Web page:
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A player who is boxed is restricted in the linear moves which can be made due to the targetted action of an opponent.

The canonical box is where a player is surrounded by blocks on all sides, but any directly targetted disruptive manœuvre can be used to construct a box. The difficulty in constructing a good box is of course in getting a player to stay still long enough to be surrounded. A well-timed shunt is often helpful here.

Ruttsborough once said "A loose box is no box at all," which illuminates one interesting detail of boxes: if a player is boxed into a large enough section of the map, then he might as well not be boxed in. Indeed it is not unknown for players who are on the run and need a breather to box themselves in as a defensive option (eg Tyburn v Ruttsborough 1963, where Tyburn restricted himself to a five station stretch of the Victoria line for fifteen turns while recovering from a typically blistering series of drivebacks. Not that it helped).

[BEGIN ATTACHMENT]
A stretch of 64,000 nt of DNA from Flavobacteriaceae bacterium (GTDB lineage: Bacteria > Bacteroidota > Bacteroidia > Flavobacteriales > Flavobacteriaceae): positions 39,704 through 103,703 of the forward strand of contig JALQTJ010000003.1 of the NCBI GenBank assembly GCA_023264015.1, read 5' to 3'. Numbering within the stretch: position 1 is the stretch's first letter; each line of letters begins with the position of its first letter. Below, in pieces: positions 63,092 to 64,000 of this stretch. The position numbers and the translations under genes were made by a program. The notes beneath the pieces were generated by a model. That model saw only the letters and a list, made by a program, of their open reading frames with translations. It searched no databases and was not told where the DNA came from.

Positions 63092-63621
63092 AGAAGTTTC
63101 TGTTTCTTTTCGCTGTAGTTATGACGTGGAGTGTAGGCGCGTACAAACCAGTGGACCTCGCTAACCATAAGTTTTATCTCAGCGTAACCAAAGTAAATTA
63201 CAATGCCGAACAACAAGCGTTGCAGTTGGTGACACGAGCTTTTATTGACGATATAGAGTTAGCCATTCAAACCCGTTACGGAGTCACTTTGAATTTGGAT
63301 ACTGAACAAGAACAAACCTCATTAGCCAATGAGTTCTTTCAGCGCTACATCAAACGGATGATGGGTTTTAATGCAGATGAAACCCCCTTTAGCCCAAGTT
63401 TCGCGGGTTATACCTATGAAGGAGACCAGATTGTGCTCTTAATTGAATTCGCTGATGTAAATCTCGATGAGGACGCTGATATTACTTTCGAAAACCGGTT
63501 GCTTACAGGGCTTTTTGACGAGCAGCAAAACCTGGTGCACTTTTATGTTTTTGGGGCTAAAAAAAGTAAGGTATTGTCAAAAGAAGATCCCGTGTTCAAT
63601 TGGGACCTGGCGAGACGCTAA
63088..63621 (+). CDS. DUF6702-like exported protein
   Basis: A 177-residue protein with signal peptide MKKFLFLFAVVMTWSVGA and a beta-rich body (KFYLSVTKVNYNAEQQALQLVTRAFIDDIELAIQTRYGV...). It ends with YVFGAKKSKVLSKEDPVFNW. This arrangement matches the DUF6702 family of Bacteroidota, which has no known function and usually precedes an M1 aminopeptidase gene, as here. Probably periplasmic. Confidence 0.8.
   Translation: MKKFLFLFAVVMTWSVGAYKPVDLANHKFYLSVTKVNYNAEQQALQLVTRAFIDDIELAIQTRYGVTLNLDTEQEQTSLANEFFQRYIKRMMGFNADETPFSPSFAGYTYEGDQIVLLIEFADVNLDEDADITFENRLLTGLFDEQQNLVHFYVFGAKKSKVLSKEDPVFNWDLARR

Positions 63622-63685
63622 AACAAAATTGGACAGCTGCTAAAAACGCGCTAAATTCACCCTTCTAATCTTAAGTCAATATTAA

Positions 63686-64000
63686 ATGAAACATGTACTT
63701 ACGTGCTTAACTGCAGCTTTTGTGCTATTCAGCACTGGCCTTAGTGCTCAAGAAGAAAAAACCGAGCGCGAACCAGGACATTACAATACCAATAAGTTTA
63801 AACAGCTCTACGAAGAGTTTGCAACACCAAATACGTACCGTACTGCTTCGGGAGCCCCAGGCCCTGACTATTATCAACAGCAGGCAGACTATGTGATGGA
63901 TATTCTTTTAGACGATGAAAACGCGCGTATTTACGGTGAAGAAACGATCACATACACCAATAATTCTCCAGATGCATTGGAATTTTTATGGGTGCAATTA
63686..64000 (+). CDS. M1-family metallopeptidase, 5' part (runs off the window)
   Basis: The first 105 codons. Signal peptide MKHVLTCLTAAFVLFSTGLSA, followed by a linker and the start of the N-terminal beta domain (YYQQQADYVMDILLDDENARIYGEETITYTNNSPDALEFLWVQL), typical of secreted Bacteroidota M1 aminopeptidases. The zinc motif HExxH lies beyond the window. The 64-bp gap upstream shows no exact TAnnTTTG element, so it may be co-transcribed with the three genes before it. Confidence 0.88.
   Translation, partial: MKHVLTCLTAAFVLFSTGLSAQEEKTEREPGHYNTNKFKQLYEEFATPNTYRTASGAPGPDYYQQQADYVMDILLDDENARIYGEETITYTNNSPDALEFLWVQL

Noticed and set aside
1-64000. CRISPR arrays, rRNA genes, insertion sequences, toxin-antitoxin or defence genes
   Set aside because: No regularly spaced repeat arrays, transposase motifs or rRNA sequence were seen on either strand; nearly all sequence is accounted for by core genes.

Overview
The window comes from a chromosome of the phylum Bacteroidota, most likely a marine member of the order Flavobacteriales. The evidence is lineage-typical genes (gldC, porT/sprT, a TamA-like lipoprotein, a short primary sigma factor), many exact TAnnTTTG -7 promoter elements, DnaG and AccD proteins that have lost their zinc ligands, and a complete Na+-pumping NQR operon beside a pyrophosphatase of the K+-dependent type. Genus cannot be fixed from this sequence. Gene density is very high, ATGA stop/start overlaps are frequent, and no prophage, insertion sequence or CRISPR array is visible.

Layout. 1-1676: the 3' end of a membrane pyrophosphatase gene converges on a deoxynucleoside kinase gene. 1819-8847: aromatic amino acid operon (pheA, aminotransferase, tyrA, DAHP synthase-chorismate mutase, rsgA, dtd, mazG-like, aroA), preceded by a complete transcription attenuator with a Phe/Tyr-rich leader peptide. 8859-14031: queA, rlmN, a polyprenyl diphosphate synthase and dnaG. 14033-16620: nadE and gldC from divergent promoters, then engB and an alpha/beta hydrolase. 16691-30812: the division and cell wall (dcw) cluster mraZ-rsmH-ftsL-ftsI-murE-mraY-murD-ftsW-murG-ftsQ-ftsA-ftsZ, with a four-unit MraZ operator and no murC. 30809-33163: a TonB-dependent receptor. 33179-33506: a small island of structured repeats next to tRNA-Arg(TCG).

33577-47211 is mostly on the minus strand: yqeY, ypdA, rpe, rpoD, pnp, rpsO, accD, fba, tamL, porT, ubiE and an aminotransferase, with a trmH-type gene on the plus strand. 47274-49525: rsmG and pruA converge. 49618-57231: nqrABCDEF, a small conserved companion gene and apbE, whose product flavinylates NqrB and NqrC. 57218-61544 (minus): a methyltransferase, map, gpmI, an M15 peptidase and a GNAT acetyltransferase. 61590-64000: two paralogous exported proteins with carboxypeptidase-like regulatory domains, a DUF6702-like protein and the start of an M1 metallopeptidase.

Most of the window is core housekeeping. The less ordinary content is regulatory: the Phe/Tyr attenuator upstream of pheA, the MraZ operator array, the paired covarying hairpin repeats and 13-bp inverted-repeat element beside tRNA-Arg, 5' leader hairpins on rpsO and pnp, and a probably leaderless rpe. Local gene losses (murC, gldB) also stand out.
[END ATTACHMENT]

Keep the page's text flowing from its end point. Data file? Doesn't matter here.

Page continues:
Note that boxing effects caused by collateral damage, especially randomly determined collateral damage, are not considered to be boxes per se since they are not the result of deliberately targetted action. Given that there is not usually any bonus given for boxing, this is rarely a significant point.


Boxes can also be used as a method of area-denial; rather than boxing an opponent – or oneself – 'in', one can erect a box for the purpose of keeping play out of a particular area. Under the current draft [Euston 2008]? ruleset, this practice has been codified and an 'area-denial' box is known as a fort. Whether this terminology will become formalised is not yet known.


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Last edited April 12, 2007 9:11 pm by Simons Mith (diff)